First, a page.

The Office of the Insurance Commissioner applied for and received a two-year, $284,000 federal grant to evaluate consumer access to services for mental health and substance use disorders in state-regulated individual, small group, and large group health insurance plans.
The grant is made possible by the Affordable Care Act and is funded through the Centers for Medicare and Medicaid Services and the Center for Consumer Information and Insurance Oversight. It runs from August 2018 - July 2020.
The goal of the project is to determine whether or not state-regulated health insurers are offering comprehensive and affordable access to mental health services and treatment for substance use disorders, identify the causes of any access issues, and propose solutions for improvements.
We will examine health insurers' benefit designs, their policies and procedures, and their claims data related to access to mental health and substance use disorder treatment services, including alternatives to opioids for treating pain. The data collection and analysis will involve two phases:
- Phase one - Issue two market scans to identify any barriers to mental health and substance use disorders services as well as services for pain treatment. Contract with a consultant to review insurers' medical necessity and prior authorization criteria for these services.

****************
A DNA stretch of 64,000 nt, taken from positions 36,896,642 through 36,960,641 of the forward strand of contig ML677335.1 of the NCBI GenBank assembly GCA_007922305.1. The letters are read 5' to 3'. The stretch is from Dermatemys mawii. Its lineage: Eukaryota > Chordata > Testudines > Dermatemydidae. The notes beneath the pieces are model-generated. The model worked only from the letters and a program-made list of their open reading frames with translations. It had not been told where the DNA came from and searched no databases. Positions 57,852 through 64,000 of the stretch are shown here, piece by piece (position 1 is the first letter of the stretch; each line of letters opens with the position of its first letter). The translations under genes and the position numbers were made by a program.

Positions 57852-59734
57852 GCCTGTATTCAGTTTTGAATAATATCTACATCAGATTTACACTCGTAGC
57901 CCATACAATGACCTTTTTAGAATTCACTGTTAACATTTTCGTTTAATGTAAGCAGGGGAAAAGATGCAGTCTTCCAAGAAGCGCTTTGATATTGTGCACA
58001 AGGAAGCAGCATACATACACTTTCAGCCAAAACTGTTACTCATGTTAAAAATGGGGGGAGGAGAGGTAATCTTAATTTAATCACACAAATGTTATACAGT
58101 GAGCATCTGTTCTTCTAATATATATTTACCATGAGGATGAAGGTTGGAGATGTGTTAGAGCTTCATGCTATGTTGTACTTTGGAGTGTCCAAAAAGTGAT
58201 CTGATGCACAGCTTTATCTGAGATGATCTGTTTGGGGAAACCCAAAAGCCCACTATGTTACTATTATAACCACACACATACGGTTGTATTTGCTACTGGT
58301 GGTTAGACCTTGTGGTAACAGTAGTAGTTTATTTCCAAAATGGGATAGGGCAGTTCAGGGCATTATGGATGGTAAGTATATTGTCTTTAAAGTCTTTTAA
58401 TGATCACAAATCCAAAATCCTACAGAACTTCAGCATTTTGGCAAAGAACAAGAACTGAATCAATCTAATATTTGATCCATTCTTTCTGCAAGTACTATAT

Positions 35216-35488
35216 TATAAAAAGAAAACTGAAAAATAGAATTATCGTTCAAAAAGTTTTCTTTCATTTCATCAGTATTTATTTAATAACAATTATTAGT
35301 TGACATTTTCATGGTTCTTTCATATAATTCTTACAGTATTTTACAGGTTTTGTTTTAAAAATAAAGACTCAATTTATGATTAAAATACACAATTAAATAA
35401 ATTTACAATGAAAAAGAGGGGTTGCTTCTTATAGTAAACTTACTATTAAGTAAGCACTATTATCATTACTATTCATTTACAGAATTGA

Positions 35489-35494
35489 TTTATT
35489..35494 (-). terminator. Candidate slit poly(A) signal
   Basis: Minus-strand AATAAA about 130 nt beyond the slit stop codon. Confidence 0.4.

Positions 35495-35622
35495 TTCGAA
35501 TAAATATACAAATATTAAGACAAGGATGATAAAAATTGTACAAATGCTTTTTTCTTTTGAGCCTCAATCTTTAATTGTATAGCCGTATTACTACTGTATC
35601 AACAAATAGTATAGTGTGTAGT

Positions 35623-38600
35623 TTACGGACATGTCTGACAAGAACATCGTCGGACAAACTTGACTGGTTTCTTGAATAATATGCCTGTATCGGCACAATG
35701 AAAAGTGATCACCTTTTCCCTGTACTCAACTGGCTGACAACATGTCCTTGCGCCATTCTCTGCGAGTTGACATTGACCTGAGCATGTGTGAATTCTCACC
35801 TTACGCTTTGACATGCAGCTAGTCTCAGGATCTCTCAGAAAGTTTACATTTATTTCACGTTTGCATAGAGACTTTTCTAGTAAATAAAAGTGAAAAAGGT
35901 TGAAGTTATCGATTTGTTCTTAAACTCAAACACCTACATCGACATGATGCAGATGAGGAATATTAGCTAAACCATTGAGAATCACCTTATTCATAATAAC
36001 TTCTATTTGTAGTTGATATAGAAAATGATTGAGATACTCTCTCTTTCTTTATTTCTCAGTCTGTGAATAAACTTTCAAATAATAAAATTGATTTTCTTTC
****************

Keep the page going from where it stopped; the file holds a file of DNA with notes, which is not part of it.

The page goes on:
- Phase two - Conduct detailed claims analysis based on results from the market scans and the consultants' findings.
Results of the market scans and analysis along with any recommendations will be included in a final report.
Project staff will be assisted by a 25-member advisory committee made up of consumer advocates, behavioral health and medical providers, and health insurer representatives. The committee will meet throughout the project duration to discuss scope, review findings, and make recommendations.